Less Than a Ghost
Updated: Feb 28, 2021
Have you ever read a story so brutally haunting that it stalked you not only in your dreams but in your waking life too?
I have. I did—yesterday. When I started reading If You Tell: A True Story of Murder, Family Secrets, and the Unbreakable Bond of Sisterhood by Gregg Olsen, I didn't realize what I was getting myself into. So, let me tell you what I've learned so far about Shelly Knotek from Battle Ground, Washington.
It seems as though Shelly started out as bad as they come, displaying narcissistic tendencies from the time she was young. This was more than likely due to having an abusive mom and an even more abusive and manipulative grandmother. As a teenager, she falsely accused her father of rape, and things really only got worse from there.
She raised four children, one of them being a nephew who had been abandoned by both his parents. And from the time these kids were in his household, they were smothered, beaten, neglected, manipulated, and tortured in every way one could unfortunately imagine. For instance, she lied to the children and told them the well was running out of water, so they weren't allowed to bathe or use the bathroom without her permission. (They didn't have a well.) The kids knew she was lying, but they played along anyway. They were locked in closets, forced to sit naked in the snow for hours, only allowed to bathe once a week if they were lucky, and smothered with pillows.
But things got better for the children when Shelly's friend, Kathy, moved into the house to help her take care of the kids ... because, then, her control turned to her friends. She started out small by berating her for eating things she knew she never ate, but over time, Kathy started to believe the #gaslighting. So, the abuse got worse and worse.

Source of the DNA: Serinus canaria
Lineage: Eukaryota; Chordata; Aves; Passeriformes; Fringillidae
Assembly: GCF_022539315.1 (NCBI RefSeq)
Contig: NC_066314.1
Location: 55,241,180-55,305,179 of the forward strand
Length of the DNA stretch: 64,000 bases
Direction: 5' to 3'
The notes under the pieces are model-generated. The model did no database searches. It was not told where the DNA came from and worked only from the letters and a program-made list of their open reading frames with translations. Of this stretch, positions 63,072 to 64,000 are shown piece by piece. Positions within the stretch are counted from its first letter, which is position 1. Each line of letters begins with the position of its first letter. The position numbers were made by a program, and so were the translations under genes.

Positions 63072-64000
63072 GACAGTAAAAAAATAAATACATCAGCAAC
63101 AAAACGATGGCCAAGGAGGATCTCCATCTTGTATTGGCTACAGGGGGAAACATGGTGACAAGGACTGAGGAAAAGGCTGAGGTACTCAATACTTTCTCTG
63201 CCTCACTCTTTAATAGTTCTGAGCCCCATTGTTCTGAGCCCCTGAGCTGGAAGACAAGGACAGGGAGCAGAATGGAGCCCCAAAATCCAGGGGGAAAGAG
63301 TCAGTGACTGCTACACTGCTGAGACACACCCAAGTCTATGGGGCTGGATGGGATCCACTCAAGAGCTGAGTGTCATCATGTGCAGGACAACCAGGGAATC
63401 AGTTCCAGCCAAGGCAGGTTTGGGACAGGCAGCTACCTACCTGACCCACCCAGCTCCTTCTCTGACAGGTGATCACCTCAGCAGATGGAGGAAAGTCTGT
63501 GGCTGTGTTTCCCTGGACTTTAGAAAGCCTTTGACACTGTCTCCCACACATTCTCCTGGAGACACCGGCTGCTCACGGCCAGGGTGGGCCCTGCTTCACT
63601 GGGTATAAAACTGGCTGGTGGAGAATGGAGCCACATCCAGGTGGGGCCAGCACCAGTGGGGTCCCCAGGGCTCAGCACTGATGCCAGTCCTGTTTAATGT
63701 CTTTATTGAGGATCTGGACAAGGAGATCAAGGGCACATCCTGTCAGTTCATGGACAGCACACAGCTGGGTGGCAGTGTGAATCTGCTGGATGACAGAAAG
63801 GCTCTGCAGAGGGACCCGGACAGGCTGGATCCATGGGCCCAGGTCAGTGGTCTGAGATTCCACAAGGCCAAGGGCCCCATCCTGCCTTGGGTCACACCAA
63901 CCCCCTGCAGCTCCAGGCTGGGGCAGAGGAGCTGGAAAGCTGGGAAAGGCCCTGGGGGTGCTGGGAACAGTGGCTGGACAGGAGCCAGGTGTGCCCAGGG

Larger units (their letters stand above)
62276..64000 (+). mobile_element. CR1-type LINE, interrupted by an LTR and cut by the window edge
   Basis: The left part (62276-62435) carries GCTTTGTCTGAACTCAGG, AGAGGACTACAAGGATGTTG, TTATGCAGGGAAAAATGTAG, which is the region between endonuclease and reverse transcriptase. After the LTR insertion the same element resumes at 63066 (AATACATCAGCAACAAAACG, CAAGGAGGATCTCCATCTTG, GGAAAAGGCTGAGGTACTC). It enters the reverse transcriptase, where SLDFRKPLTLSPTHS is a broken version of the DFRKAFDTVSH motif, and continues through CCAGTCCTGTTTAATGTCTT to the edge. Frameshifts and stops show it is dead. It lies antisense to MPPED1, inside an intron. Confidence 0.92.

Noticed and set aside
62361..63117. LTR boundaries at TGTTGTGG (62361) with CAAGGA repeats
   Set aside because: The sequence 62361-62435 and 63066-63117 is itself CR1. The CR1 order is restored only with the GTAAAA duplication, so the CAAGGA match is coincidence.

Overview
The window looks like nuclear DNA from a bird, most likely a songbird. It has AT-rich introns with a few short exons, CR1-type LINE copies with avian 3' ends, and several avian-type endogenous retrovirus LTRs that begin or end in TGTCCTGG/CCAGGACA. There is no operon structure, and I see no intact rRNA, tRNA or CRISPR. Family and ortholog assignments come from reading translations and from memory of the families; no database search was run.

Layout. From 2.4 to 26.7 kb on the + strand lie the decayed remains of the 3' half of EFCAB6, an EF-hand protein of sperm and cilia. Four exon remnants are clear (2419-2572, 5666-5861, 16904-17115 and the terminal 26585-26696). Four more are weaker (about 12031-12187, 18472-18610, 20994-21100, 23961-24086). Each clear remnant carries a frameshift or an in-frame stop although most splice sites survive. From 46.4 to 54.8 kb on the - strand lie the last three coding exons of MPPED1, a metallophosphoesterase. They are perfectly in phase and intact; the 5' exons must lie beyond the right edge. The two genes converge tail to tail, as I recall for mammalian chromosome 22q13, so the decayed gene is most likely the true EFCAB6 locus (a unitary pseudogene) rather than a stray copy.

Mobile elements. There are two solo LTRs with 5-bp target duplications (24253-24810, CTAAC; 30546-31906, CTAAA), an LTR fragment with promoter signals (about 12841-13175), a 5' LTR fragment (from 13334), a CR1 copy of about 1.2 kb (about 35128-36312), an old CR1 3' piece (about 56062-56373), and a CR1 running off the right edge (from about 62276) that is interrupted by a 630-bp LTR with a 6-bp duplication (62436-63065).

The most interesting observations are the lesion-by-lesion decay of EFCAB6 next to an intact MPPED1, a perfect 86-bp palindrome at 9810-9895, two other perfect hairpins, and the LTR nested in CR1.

She stripped her of all her belongings, only leaving her with one outfit, a pair of panties, and a bra. Soon, the outfit was taken away. Then, Shelly took away the bra and panties, forcing her to walk around the house and the yard completely naked. She literally stripped her of her entire identity. The children called her stupid because they didn't understand why Kathy didn't just leave. After all, she was an adult, and she had a choice. The kids did not.
One night, Shelly decided to punish Kathy for some made-up transgression. So, her and her husband, Dave went to town on Kathy. (By this time, Dave got involved in the abuse as well because he thought going along with Shelly was better than what she'd do to him if he went up against her.) They forced Kathy to go out in the snow and ice naked and sit up on a hill on their property for punishment. When she made to the top of the hill, Dave drug her down the hill, scraping her ass on the snow and ice as she moved down the hill. They did this over and over and over that night.
The next morning, the kids looked out their window and saw how brutal Kathy's punishment had been. There was a huge blanket of blood all over their property where the ice and snow had rubbed her skin raw repeatedly.
The only time she was allowed to bathe was outside with a cold garden hose being turned on her. Then, afterward, Shelly washed her body with bleach, being careful not to miss the open wounds Kathy had from being abused relentlessly by her.
Of course, Kathy tried to escape, but Shelly was a skilled hunter—of humans, that is. She always found her, and she always brought her back. By this point, Kathy was so broken down that she no longer had a will to live. Emaciated, no teeth, and poor health ... Kathy's story is one of the most haunting things I've ever read.
And I made the mistake of reading this right up until bedtime. When I closed my eyes, I saw Kathy's haunting figure hovering above me, and I just couldn't will myself to sleep. It was then that I wondered if there was a way I could sleep with my eyes open because I couldn't keep them closed for longer than three seconds.
I was so terrified.
Now, I haven't finished reading the book, but I know it gets worse. It gets so much worse because Shelly is currently residing in a women's prison in Washington State, set to be released in 2022.
Monsters are alive and well—and they don't always creep under our beds. Sometimes, they live in our homes too.
Olsen, Gregg. If You Tell: A True Story of Murder, Family Secrets, and the Unbreakable Bond of Sisterhood. Seattle, WA: Thomas & Mercer, 2019.